Patients that smoked daily, regardless of the number of cigarettes, were considered smokers. Patients with first-degree relatives with premature coronary artery disease (men < 55 years and women < 65 years) were considered as having a positive family history for CAD. Finally, obesity was diagnosed by the presence of Body Mass Index (BMI) ≥ 30 kg/m2 and central obesity by the presence of waist circumference > 102 cm for men and > 88 cm for women. Weight and height were measured on a Welmy Brazil scale, with a maximum capacity of 200 kg and fixed stadiometer. The waist circumference was measured with an inelastic tape in the mid-distance between the iliac crest and the last rib.

Weight, height and waist circumference were measured in the morning, after fasting, 48 hours after admission with patients wearing the standard hospital gown55. Cogni AL, Farah E, Minicucci MF, Azevedo PS, Okoshi K, Matsubara BB, et al. Waist circumference, but not body mass index, is a predictor of ventricular remodeling. Nutrition. 2013;29(1):122-6.

6. Farah E, Cogni AL, Minicucci MF, Azevedo PS, Okoshi K, Matsubara BB, et al. Prevalence and predictors of ventricular remodeling after anterior myocardial infarction in the era of modern medical therapy. Med Sci Monit. 2012;18(5):CR276-81.

7. Azevedo PS, Cogni AL, Farah E, Minicucci MF, Okoshi K, Matsubara BB, et al. Predictors of right ventricle dysfunction after anterior myocardial infarction. Can J Cardiol. 2012;28(4):438-42.
- 88. Farah E, Fusco DR, Okumoto PR, Minicucci MF, Azevedo PS, Matsubara BB, et al. Impact of ventricular geometric pattern on cardiac remodeling after myocardial infarction. Arq Bras Cardiol. 2013;100(6):518-23..

Regarding the treatment of AMI, reperfusion strategy and the following drugs prescribed during the in-hospital phase were evaluated: acetylsalicylic acid (ASA), Clopidogrel, heparin (unfractionated or low-molecular weight), Glycoprotein IIb/IIIa receptor inhibitor (IGP IIb/IIIa) inhibitors, angiotensin-converting enzyme inhibitors (ACEI), beta-blockers, calcium-channel blockers, nitrates, intravenous positive inotropic agents, diuretics, digitalis, statins, spironolactone and warfarin55. Cogni AL, Farah E, Minicucci MF, Azevedo PS, Okoshi K, Matsubara BB, et al. Waist circumference, but not body mass index, is a predictor of ventricular remodeling. Nutrition. 2013;29(1):122-6.

6. Farah E, Cogni AL, Minicucci MF, Azevedo PS, Okoshi K, Matsubara BB, et al. Prevalence and predictors of ventricular remodeling after anterior myocardial infarction in the era of modern medical therapy. Med Sci Monit. 2012;18(5):CR276-81.

7. Azevedo PS, Cogni AL, Farah E, Minicucci MF, Okoshi K, Matsubara BB, et al. Predictors of right ventricle dysfunction after anterior myocardial infarction. Can J Cardiol. 2012;28(4):438-42.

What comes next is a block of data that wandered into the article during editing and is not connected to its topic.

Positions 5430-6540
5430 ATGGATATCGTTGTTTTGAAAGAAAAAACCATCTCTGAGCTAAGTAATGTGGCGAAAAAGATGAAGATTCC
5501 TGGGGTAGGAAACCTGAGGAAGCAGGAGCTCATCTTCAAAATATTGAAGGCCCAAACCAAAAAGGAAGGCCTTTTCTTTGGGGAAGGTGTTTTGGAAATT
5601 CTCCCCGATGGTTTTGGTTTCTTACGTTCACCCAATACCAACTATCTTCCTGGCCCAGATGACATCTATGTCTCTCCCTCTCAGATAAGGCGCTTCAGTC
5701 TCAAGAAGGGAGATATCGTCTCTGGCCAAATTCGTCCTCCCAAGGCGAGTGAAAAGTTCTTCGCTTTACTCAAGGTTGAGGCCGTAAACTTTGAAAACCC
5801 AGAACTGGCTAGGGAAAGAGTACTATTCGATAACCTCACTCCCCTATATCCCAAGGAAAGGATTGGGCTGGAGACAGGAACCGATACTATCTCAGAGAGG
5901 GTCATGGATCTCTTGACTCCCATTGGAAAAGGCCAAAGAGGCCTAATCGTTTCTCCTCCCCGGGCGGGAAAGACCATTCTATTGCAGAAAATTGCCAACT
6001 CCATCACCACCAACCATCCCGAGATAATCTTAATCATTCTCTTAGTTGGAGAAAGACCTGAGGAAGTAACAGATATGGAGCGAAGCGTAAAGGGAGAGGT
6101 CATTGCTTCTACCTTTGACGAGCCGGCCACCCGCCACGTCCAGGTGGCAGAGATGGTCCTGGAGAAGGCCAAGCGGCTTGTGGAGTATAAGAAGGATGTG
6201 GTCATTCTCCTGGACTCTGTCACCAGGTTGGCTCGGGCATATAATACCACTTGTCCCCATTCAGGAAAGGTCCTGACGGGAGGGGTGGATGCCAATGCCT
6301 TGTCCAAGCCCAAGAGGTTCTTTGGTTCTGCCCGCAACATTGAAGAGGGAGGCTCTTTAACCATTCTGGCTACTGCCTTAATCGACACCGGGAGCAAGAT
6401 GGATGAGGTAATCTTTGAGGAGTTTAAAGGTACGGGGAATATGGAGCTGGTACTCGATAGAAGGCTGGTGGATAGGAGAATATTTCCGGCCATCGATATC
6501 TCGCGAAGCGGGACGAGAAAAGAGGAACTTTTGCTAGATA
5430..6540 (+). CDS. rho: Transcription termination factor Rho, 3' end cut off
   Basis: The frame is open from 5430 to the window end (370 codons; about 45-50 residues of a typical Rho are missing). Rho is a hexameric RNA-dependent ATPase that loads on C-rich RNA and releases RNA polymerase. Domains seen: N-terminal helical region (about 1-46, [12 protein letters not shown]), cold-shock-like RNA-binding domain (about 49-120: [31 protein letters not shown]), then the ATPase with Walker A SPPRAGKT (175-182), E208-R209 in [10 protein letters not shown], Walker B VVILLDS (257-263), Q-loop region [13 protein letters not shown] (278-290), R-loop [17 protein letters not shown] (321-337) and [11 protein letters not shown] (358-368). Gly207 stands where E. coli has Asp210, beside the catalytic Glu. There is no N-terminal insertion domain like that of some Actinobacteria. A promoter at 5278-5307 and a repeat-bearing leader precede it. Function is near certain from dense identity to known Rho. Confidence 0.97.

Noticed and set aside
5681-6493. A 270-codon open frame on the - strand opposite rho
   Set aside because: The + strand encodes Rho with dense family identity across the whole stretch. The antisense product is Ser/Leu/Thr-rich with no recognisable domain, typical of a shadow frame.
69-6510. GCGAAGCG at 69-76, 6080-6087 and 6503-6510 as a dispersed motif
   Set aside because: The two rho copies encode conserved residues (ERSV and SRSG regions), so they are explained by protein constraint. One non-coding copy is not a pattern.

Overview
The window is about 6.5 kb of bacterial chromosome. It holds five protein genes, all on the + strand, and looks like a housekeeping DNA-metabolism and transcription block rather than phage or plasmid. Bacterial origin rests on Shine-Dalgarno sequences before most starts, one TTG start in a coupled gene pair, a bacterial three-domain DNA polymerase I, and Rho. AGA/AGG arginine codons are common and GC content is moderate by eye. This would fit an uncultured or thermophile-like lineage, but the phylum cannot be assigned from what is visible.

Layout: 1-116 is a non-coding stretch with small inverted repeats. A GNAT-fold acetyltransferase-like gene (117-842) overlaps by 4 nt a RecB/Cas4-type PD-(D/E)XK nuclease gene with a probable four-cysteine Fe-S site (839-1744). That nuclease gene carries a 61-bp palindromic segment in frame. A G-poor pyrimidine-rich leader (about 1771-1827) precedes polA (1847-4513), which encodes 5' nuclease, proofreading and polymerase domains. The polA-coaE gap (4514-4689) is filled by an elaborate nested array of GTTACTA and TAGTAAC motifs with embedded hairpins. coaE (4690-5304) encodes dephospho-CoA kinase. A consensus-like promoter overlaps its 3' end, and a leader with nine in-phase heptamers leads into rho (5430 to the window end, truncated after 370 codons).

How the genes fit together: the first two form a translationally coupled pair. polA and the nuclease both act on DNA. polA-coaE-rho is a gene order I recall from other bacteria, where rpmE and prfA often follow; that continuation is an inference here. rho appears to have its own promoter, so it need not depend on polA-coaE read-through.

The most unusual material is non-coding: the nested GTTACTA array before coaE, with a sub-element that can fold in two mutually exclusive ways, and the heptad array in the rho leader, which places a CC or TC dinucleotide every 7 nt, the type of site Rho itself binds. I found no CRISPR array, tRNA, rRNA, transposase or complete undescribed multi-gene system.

- 88. Farah E, Fusco DR, Okumoto PR, Minicucci MF, Azevedo PS, Matsubara BB, et al. Impact of ventricular geometric pattern on cardiac remodeling after myocardial infarction. Arq Bras Cardiol. 2013;100(6):518-23..

Echocardiographic assessment

The post-AMI clinical complications that occurred in the in-hospital phase were defined as follows: post-AMI ischemia as the occurrence of chest pain during appropriate drug therapy and/or acute ischemic alterations in the electrocardiogram (ECG) after the second day of evolution after AMI; arrhythmia with occurrence of sustained ventricular tachycardia or ventricular fibrillation; heart failure as clinical or radiological pulmonary congestion that required intravenous diuretic treatment, presence of hypotension as SBP < 90 mmHg for a period > 30 minutes in euvolemic patients with no signs of tissue hypoperfusion; cardiogenic shock, as SBP < 90 mmHg for a period > 30 min and signs of peripheral hypoperfusion (cold extremities, oliguria, sweating, pallor, restlessness or drowsiness) associated with pulmonary congestion and pericarditis, as occurrences of characteristic chest discomfort and associated with pericardial friction or the presence of diffuse ST-segment elevation on the electrocardiogram55. Cogni AL, Farah E, Minicucci MF, Azevedo PS, Okoshi K, Matsubara BB, et al. Waist circumference, but not body mass index, is a predictor of ventricular remodeling. Nutrition. 2013;29(1):122-6.

6. Farah E, Cogni AL, Minicucci MF, Azevedo PS, Okoshi K, Matsubara BB, et al. Prevalence and predictors of ventricular remodeling after anterior myocardial infarction in the era of modern medical therapy. Med Sci Monit. 2012;18(5):CR276-81.

7. Azevedo PS, Cogni AL, Farah E, Minicucci MF, Okoshi K, Matsubara BB, et al. Predictors of right ventricle dysfunction after anterior myocardial infarction. Can J Cardiol. 2012;28(4):438-42.
- 88. Farah E, Fusco DR, Okumoto PR, Minicucci MF, Azevedo PS, Matsubara BB, et al. Impact of ventricular geometric pattern on cardiac remodeling after myocardial infarction. Arq Bras Cardiol. 2013;100(6):518-23..

Morphological and functional evaluation of the left ventricle (LV) was performed by echocardiography. The examinations were performed by three echocardiographists blinded to patients' clinical characteristics and treatment. Echocardiograms were performed during the in-hospital phase and 6 months after the AMI by the same examiner. In our service, the interobserver variability is < 5% for one-dimensional measurements and < 10% for two-dimensional measurements and Doppler-derived time variables; intraobserver variability is <5% for all variables.